I got a tracfone and its messages are 6.33 cents per message and I am sure it could be done cheaper.

All the phone monopolies make plans with hidden fees and ensure no one plan fit everything you need to charge you more when you do something not in the plan. Anything other than full disclosure of all cost that may be incurred in a purchase is not capitalistic.

The FCC sells off bandwidth to a select few companies when there is absolutely no need for it since radio broadcast can be setup like a network. That would alleviate congestion as well because multiple digital devices can transmit in the same frequency. Making radio broadcast like the internet will also allow individuals to produce alternatives.

One thing that could happen to make things affordable is an individual can make a broadcast tower hooked to the internet with a VOIP to transfer all calls from the internet to the tower to a portable device.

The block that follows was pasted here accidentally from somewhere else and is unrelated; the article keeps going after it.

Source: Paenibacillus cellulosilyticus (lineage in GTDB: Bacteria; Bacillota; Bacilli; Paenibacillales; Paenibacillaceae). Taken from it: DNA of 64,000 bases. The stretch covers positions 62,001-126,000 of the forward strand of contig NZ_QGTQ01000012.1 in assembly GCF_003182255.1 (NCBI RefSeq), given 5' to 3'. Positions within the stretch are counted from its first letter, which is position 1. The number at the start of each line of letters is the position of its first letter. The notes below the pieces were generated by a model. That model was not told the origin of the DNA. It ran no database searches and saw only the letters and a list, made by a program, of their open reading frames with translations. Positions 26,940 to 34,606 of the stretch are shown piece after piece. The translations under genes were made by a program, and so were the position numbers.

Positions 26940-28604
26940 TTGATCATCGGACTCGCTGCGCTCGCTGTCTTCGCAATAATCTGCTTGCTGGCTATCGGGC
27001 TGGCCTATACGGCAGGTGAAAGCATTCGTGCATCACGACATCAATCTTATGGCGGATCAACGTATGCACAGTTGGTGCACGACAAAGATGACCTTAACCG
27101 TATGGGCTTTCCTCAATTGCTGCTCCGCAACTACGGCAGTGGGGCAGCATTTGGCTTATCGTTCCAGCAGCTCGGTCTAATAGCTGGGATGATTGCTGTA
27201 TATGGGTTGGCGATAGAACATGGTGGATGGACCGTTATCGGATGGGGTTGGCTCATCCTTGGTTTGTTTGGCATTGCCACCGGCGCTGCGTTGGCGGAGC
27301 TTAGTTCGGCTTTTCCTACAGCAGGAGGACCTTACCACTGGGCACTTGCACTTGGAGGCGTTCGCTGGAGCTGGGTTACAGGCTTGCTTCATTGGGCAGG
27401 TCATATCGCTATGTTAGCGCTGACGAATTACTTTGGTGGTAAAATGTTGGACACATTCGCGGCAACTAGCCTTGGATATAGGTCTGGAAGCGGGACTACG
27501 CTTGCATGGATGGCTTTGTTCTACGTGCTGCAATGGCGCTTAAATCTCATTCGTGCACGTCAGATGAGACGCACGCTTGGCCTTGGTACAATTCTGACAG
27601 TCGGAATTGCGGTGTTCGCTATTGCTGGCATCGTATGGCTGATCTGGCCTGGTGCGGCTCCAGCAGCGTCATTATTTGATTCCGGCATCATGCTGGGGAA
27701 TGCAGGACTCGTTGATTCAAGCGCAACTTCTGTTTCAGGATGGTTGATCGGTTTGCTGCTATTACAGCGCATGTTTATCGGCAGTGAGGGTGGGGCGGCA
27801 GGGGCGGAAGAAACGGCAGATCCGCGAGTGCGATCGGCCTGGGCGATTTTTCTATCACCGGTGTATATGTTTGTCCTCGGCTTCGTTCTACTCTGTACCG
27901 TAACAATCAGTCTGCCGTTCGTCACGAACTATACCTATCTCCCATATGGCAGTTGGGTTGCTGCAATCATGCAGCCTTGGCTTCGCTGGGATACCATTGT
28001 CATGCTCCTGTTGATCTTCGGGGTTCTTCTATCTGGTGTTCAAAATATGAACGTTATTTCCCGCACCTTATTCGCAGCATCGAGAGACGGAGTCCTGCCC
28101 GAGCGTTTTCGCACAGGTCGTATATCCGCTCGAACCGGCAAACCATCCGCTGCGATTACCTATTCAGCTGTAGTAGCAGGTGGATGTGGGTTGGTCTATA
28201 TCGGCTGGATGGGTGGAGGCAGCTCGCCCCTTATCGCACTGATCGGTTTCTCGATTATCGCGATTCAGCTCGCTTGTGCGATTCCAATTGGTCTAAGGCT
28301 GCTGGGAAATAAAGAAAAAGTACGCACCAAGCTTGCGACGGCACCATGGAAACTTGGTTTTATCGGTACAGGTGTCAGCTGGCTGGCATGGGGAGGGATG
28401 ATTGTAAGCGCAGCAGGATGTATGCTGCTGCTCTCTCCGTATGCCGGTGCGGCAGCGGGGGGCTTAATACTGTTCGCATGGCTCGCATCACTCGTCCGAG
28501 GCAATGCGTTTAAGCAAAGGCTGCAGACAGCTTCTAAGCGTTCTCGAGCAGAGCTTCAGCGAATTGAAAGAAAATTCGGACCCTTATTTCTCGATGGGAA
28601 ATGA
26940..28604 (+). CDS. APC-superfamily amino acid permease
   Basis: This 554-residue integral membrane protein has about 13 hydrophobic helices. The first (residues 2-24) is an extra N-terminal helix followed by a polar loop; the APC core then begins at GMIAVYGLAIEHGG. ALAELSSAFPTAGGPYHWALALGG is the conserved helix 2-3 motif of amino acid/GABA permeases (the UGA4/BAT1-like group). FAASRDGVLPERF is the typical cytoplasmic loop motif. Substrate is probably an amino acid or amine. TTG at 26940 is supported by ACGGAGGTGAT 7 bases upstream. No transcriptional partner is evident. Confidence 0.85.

It seems to me that instead of the government making rules to rule the individuals that they should concentrate on their only real job protecting individuals. Business has no right to control government and government has no right to control business. I think that business should not be spending company money to enact government laws. If individuals who run the business donate from their own pocket then that is fine, but otherwise it is just wrong.

What say you?

Programming

Submission + - An open source project for a beginner java coder?